The best song of the evening: Jill Sobule and her mother singing Nelly’s “It’s Getting Hot in Here.”  Seriously.  And Mom could sing.  Most painful note by rapper Murs-the-Seventh-Wonder:  “Sing along with me, people–when I say Hustle, you say Hustle!” Cringifying.  Although hilarious to see about 200 middle aged white folks imagining drive bys in West LA while yelling  Hustle in unison.

Okkervil River, who were billed, apparently didn’t show–or at least hadn’t by the time we left, after 3 hours of boredom.

My husband, sitting beside me, was just pissed.  “Fucking Democrats can’t organize themselves out of their own asses,” he said, or something to that effect.  He made a list of what they needed to do to arrange the event and get the trains to run on time.  He began the list by insisting that the event NOT be a Red Rocks, a giant wall of rock that is miles outside of Denver.  Even though the musicians loved being there (as in “I LOVE being at Red Rocks!” and “I finally get to play at Red Rocks!”), nobody else did.  

Once when I escaped to  the bathroom, I saw melancholy women wearily washing their hands: “Well, at least we couldn’t have asked for a better sky!”

After all this, they were to show 10 short winning films on democracy.  But by the time they got around to it, everyone had left.

from San Miguel to home

Back in my last post I said some stuff about Mexican music.  About how in San Miguel in Mexico I hadn’t heard any rap and rowdy music on the streets because the town was so small & quaint, etc. etc.  Most of those ideas had to be changed the next night when the neighbors next door had a crazy pool party.  Or maybe it was the neighbors.  Actually, we think it was probably some of teenagers who were doing construction on the house, which to that point consisted primarily of a concrete shell and a hot tub and a swimming pool.  So with the tarps flapping over the window spaces the guys switched on the lights, brought in the stereo, and got the water ready.  By midnight the pool was filled with girls and the wheelbarrows with beer.  And the music went on all night.  Loud. Right by my room.  Thus I got a good overview of what a party full of Mexican teenagers listen to all night.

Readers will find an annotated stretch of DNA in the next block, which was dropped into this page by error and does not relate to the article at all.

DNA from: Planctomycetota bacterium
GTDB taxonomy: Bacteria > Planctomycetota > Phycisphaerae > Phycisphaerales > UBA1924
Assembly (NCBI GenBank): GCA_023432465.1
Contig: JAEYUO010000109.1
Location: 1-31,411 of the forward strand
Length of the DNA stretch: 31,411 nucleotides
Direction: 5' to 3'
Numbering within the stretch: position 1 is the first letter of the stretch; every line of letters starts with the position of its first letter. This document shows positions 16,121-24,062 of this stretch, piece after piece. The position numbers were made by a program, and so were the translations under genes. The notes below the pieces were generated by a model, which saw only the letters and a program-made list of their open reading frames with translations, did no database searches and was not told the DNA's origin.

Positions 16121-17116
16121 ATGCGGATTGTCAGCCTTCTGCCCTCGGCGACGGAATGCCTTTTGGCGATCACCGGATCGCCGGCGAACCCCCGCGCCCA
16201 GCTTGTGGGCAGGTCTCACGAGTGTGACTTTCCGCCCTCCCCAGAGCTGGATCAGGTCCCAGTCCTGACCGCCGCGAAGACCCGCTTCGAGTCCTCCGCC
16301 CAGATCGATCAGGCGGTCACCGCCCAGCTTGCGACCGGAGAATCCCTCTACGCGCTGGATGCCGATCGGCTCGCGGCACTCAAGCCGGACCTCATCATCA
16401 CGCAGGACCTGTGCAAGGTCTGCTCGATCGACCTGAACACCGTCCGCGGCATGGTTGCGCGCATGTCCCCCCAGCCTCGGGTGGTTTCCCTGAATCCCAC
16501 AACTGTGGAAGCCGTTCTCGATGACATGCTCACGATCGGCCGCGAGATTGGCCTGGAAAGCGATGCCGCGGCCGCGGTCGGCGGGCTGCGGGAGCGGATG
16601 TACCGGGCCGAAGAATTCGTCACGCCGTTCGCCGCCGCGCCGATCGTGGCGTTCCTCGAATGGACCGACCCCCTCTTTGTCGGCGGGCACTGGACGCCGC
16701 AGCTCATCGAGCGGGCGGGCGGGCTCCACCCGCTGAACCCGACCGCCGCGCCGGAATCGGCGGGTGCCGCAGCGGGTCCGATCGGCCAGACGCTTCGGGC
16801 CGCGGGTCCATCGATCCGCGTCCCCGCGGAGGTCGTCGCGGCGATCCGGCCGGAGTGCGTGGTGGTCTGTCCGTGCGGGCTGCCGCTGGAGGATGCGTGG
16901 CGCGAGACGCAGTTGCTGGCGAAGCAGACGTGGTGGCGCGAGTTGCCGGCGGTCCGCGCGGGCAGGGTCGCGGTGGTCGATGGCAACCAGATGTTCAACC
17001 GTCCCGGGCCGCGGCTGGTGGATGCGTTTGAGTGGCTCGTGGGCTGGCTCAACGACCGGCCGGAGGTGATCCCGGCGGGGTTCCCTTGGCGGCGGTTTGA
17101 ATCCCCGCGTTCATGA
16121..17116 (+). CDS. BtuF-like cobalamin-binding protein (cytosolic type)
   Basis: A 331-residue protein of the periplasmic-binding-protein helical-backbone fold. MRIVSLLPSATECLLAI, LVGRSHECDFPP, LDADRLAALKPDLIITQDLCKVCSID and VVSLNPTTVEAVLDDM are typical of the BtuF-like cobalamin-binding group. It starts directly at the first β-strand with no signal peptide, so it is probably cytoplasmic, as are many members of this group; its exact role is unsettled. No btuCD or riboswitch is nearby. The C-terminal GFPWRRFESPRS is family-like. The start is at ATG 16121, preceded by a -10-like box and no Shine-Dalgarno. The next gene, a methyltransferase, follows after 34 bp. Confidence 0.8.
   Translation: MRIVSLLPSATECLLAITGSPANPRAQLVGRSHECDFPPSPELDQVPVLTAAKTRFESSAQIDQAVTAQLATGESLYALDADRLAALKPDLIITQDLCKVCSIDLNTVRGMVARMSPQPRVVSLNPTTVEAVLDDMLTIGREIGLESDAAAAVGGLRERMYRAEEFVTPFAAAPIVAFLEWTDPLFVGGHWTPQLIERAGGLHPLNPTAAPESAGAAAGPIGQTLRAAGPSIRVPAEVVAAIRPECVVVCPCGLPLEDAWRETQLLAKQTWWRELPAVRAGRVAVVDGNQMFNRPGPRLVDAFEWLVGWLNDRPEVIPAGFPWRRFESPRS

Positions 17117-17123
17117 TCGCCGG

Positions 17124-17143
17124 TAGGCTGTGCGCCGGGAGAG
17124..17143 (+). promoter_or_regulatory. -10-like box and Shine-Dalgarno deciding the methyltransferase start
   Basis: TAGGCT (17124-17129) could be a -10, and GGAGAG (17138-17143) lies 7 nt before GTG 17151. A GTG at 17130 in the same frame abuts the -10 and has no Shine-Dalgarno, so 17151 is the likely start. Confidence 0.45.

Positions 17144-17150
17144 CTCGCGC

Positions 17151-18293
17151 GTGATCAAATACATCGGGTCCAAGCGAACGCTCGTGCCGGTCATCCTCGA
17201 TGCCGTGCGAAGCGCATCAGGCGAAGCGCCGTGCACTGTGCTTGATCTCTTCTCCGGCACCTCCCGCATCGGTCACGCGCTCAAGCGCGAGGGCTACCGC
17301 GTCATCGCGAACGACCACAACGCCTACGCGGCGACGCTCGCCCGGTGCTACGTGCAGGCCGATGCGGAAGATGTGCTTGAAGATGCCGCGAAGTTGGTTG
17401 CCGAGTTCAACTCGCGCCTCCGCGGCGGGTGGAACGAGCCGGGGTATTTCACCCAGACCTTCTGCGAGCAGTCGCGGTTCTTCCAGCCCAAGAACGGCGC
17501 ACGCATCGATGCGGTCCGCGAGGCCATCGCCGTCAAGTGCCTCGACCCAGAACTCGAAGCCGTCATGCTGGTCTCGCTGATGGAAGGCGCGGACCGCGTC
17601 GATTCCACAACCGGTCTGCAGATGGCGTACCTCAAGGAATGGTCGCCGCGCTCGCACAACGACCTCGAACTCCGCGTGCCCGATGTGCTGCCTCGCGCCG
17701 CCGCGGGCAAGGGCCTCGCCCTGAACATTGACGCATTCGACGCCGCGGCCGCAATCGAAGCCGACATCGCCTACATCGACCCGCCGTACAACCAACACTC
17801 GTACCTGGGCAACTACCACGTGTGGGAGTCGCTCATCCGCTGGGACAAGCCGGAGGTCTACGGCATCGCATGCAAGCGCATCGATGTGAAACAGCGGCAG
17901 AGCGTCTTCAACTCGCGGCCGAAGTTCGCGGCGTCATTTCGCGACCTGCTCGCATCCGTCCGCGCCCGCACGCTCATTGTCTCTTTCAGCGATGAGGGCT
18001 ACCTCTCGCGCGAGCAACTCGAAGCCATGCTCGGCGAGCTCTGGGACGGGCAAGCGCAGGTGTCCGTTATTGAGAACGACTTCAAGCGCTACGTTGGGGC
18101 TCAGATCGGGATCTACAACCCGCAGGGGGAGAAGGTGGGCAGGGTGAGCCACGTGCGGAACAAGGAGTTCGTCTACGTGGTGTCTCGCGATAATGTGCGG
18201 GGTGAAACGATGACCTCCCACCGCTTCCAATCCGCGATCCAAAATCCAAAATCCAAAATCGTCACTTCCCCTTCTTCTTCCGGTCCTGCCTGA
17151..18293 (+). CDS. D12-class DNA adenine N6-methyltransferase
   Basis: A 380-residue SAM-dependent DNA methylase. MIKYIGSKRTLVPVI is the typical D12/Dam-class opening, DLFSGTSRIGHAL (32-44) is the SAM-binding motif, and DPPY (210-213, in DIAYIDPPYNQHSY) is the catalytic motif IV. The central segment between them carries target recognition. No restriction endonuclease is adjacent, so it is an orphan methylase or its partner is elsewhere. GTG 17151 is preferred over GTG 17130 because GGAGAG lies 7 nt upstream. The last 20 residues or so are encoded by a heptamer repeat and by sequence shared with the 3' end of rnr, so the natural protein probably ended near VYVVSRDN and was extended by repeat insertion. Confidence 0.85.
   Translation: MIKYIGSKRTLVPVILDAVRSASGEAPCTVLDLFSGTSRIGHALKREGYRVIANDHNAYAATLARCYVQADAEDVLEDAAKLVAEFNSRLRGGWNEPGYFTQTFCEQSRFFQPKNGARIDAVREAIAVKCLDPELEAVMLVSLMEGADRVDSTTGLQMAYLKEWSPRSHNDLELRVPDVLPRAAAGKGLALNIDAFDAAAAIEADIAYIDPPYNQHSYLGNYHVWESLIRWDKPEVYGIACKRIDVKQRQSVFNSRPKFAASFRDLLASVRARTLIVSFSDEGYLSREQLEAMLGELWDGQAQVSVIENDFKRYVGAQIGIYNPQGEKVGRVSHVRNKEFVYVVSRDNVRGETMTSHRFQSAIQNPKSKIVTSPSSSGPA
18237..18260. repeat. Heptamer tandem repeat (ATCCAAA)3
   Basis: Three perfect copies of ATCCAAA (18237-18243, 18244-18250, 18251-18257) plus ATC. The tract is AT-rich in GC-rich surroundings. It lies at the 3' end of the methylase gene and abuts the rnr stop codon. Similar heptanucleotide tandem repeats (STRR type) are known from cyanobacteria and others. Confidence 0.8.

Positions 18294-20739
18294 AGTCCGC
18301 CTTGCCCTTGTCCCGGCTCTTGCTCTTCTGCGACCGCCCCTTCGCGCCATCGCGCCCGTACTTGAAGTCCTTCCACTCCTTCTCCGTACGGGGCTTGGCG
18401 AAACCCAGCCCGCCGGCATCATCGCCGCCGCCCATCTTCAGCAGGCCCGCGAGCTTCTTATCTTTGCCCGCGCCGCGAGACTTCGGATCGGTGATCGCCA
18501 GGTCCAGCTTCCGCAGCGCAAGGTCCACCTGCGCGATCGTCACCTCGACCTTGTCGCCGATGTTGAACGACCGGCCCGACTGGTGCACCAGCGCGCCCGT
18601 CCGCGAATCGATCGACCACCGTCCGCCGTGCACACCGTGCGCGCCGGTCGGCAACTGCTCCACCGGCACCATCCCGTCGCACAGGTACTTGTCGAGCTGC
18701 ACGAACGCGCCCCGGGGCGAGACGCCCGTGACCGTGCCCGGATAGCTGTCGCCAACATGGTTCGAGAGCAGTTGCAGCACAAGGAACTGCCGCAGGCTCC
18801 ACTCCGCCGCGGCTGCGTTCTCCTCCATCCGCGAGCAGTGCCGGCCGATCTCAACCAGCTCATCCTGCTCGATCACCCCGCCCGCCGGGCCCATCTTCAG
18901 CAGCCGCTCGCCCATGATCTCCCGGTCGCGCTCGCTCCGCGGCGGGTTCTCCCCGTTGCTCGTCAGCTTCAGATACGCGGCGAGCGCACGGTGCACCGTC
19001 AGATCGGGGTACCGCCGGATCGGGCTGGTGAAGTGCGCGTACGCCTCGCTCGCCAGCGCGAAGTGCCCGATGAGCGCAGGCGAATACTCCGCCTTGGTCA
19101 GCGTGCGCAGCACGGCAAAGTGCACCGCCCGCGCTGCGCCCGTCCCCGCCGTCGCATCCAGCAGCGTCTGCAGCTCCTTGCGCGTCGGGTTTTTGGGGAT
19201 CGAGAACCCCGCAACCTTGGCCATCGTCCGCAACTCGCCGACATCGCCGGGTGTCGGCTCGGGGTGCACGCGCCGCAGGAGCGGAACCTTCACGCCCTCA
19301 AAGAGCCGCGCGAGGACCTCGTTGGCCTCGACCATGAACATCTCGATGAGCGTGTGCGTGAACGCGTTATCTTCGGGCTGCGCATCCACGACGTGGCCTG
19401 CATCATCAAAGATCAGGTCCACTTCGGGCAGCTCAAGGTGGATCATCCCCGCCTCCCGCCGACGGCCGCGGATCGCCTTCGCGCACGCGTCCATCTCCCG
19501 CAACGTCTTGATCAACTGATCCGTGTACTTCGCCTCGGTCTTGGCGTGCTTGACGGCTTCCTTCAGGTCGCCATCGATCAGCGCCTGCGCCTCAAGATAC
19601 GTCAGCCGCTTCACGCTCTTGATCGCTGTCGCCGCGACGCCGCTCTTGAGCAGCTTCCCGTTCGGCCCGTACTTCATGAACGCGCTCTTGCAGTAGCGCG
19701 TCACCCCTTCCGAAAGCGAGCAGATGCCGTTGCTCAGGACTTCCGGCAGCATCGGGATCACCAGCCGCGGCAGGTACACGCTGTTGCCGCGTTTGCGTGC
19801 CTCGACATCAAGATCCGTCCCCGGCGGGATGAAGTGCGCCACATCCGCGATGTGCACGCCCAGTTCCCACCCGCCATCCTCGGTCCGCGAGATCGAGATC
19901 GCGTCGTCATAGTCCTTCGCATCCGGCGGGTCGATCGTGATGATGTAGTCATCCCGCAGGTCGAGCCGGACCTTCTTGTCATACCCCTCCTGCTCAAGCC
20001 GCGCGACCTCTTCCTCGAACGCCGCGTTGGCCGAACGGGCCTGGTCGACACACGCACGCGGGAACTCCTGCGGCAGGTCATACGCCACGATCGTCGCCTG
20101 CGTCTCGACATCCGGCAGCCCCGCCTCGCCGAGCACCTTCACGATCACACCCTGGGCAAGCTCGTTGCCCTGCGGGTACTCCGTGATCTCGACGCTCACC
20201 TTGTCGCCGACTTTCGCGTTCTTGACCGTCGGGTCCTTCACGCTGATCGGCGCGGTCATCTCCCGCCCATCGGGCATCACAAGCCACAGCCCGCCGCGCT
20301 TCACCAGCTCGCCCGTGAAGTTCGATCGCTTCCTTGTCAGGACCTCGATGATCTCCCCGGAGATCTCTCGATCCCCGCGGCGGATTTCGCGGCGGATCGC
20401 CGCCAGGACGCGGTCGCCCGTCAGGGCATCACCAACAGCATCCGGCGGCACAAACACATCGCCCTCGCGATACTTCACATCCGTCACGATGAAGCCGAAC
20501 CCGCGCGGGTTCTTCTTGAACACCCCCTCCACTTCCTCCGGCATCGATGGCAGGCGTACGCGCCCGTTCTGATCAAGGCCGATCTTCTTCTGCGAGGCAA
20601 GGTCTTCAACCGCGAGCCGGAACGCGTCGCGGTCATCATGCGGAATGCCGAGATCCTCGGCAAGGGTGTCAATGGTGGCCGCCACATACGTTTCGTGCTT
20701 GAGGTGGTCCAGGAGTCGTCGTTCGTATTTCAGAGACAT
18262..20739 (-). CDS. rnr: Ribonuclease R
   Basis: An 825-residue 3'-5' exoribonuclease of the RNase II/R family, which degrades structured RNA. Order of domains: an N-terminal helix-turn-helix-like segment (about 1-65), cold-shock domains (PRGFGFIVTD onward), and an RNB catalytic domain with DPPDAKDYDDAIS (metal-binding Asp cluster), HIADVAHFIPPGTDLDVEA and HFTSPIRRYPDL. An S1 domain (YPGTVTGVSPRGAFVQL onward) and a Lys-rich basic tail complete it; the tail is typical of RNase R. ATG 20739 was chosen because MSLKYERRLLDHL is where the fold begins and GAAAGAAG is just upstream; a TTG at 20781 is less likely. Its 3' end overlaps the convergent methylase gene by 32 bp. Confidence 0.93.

Really bad pop, really bad rock, a little rap, and (by 2 a.m.) mariachi.  A few American songs mixed in, but nearly all Mexican.  The only thing that got the sing-along chorus going outside was the mariachi–and the wails and the yee-haws went on for quite some time, until I finally fell asleep.  Until then most of the music was pretty wretched….It’s funny how bad cliched tunes transcend all languages, especially in the early morning when nobody wants to hear them.  I’d be moved by this idea if it hadn’t been so painful.  The kids seemed to be in disagreement about the song selection, with the volume turned up then down, a love song replaced by a rap song, etc. In the morning, the detritus of the night (empty bottles, clothes, who knows what) lay scattered across the cement until finally someone woke up and cleaned it all up again.  Since most of the large walled houses on our street were owned by rarely present whites, it’s unlikely that the owner would ever have known.  (Unless, of course, the house is owned by Mexicans–but Mexican owned mansions didn’t seem to be the norm in our part of San Miguel.  The full time residents seemed to live in the small adobe houses abutting the little fruit stands.  The trend seemed to involve razing these houses to construct walled complexes for the gringos, like us.)  At any rate, the drunken house party gave me a chance to hear some watered-down  mainstream Mexican rap.  The next night I heard it again, playing quietly on our street as a pack of six kids loitered around a low-slung Chevy.  Just like in our neighborhood at home.        

            Once back in the States, I found that the carniceria a few blocks from us no longer looked so forbidding, even if I didn’t speak Spanish.  Mexicans, even Mexican Americans, seem to just take us stupid gringos in stride while they work and collect our cash.  I guess when we leave town, they have a celebration.  I vow yet again to learn Spanish and to go engage our neighbors in conversation.  I don’t know if I’ll ever get around to it.

 


wandering San Miguel